Delegation: Releasing the Next Generation

Delegation: Releasing the next generation

“You have heard me teach things that have been confirmed by many reliable witnesses. Now teach these truths to other trustworthy people who will be able to pass them on to others.”
2 Timothy 2:2 NLT


Multiplying Leaders

The most effective way to multiply leaders is to identify reliable people and bring them closer to you to: engage, train, and encourage them, and give them feedback and opportunity. We call these steps the process of delegation.

This doesn’t mean you have to have people in your home all the time or be available for drawn out meetings. It simply implies working together and connecting on relevant projects and in the process slowly transferring your experience, expertise – and more importantly – your heart.


How do you give people enough of you?

You give people enough of you through:

・Giving Tools
・Having Requirements and Expectations (setting up a frame work)
・Practical Experience (letting people try things)
・Debriefing (giving feedback)
・Handing Things On (the final step of delegation)

John Maxwell

Here are some thoughts on delegation by John Maxwell, a renowned motivational speaker to the business world. He says:

If someone else can do a task at least 80% as well as I can, I give it to them.John Maxwell
“How can I get someone of that caliber on my team?” My answer is always the same – find someone with the ability and willingness to learn, and then invest a lot of time in their lives.John Maxwell
With everyone who works closely with me, my goal is to teach them to think like I do. So at the beginning, I pour a lot of myself into them. I don’t just make decisions and ask them to implement them. I share my thought processes and encourage them to tell me what they think I would do. Because of our time spent in development, I can now trust each one to make decisions and communicate the same way I would.John Maxwell

Give away everything you can. It may seem to you that I give away some pretty important tasks. You’re right, I do. And that makes me unusual.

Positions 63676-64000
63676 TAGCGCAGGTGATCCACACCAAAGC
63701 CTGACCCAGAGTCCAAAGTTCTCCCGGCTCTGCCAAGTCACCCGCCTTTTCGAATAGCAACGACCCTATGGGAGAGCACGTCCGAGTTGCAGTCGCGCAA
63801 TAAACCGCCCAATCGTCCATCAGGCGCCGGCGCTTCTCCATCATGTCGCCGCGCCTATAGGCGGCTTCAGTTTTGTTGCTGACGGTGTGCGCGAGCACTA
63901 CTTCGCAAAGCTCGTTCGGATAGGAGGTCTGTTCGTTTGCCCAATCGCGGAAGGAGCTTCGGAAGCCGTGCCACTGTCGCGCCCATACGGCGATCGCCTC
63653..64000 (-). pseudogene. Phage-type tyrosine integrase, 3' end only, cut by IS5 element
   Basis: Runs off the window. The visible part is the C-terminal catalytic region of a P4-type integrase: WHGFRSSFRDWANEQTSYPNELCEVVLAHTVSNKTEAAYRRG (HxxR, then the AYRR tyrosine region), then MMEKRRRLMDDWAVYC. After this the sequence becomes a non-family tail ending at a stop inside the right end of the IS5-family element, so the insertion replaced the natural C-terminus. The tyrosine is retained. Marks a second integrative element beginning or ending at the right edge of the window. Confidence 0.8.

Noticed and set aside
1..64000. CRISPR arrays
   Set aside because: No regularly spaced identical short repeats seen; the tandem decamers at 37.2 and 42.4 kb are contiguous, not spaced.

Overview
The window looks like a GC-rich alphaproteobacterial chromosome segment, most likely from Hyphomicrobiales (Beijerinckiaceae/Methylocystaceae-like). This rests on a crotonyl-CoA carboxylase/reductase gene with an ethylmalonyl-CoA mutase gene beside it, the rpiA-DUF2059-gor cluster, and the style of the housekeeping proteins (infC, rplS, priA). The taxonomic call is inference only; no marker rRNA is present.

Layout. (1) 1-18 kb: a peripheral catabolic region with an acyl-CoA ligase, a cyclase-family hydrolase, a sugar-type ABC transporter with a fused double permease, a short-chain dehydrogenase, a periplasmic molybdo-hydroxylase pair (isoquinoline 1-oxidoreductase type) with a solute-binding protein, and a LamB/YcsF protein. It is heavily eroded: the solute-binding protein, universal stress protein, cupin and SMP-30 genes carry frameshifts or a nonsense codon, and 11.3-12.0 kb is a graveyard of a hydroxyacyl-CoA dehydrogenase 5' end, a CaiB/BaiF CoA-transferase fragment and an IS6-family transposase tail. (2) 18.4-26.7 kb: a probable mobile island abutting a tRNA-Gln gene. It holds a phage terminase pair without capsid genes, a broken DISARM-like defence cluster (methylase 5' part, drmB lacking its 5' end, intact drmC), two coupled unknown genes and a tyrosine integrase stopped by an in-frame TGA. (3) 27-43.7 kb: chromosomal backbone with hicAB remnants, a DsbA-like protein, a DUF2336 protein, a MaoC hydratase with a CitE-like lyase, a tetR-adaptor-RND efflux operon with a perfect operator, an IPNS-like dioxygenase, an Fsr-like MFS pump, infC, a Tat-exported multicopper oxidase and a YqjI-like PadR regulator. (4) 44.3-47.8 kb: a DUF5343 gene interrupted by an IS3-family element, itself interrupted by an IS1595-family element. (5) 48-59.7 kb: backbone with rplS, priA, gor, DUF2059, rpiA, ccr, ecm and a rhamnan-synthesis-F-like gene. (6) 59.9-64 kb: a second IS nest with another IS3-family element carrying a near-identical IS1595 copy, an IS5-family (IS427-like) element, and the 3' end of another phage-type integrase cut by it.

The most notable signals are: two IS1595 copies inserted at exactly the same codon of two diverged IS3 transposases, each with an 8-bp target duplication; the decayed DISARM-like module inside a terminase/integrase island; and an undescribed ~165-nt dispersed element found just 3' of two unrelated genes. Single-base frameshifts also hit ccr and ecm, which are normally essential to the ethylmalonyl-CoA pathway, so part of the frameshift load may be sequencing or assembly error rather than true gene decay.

Takeaways from John Maxwell are:

1. Am I forgetting to first develop others before handing off responsibilities to them?
2. What am I holding onto that’s stealing time from my priorities?

A good way to identify your priorities is to make a list of those tasks only you can do and then plan to delegate the rest.

3. How can I teach people to think like I do?

Here are a few ways you can achieve this:

a) Describe the mission
b) Explain the “what”
c) Explain the “why”

4. The process of team building is important and it should include things like:

・Bringing people into the decision making process.
・Asking people, “What do you think I would do in this situation?”

5. Give away everything you can – including your important tasks – even if the person is only 80% capable.

Aim to only hold onto your priorities!

6. Check for blockages

People are wonderful, but sometimes they can get stuck. Technology is wonderful, but it can become outdated quickly. It’s important that we make the necessary changes with sensitivity and style.

7. Recognition:

We all want to be acknowledged and affirmed. “Well done! That was great.” goes a long way. It helps us feel appreciated and confirms we are on the right track!

I hope this topic will help you go to another level at work, school, or in ministry. I know these lessons have been transformational for my ministry, and I have every confidence that delegation done well will transform your lives.


Last month’s leadership teaching:

originally posted on: https://tokyo.mylifehouse.com/en/ps-rods-leadership-talk/

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